New York City. Another blank grey day when nature is still figuring out how to get to spring. We live among scenes unthinkable. In Nevada, they’re painting spaces in parking lots for the homeless to sleep, a grid of socially distanced squares like a demented board game. While picking up the laundry for my neighbor, I passed a woman walking a tiny dog. She wore shorts and a t-shirt and her head was covered by a bank robber mask, scuba goggles, and an insectoid breathing apparatus like she was taking an exploratory walk on a hostile planet. And I guess she was.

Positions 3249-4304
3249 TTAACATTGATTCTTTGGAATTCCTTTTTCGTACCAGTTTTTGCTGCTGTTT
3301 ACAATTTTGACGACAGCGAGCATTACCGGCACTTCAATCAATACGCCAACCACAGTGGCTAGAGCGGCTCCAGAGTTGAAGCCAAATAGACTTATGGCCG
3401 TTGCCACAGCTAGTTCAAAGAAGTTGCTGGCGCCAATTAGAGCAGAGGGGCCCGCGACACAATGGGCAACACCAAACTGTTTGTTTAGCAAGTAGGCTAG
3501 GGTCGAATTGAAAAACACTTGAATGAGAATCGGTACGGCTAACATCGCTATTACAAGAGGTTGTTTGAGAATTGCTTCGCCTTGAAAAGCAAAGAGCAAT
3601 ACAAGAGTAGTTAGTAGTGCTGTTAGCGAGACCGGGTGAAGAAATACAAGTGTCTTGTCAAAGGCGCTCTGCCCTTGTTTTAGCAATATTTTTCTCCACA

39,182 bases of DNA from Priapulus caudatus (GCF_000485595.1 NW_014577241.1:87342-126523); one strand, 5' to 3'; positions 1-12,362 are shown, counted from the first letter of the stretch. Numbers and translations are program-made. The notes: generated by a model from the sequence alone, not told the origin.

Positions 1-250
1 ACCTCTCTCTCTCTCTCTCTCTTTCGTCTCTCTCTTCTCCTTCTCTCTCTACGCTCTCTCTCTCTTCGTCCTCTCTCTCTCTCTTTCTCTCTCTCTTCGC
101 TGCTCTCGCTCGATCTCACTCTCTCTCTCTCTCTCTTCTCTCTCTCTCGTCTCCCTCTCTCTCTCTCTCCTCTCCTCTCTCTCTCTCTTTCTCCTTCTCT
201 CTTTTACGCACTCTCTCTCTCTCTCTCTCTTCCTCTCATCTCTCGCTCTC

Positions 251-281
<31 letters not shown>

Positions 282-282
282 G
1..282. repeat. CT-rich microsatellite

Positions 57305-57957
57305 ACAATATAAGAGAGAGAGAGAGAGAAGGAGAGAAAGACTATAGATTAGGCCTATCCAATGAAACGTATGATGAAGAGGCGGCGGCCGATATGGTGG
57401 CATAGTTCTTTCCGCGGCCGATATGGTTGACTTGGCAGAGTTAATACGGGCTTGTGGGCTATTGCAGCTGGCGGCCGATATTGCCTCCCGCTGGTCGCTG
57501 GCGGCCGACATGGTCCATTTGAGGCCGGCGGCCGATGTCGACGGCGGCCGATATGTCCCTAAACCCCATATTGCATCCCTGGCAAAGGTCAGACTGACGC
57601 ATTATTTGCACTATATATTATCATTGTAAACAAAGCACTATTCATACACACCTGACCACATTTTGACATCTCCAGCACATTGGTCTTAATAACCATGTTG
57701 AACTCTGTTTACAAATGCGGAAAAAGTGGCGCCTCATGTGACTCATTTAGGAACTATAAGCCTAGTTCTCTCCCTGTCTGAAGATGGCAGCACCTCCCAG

Seems like more people are smoking these days, although maybe I just want a cigarette. They puff on stoops and exhale in doorways, their faces defiant to these days of dangerous respiration. Meanwhile, I’m reverting to the diet of a five-year-old. All I want to eat are peanut butter and jelly sandwiches.

Two phrases collided in my head today: Hans Arp’s century-old complaint that “today’s representative of man is only a tiny button on a giant senseless machine,” followed by John Berger’s description of “a smile that comes after the tragic has been assimilated.” That smile feels a long way off.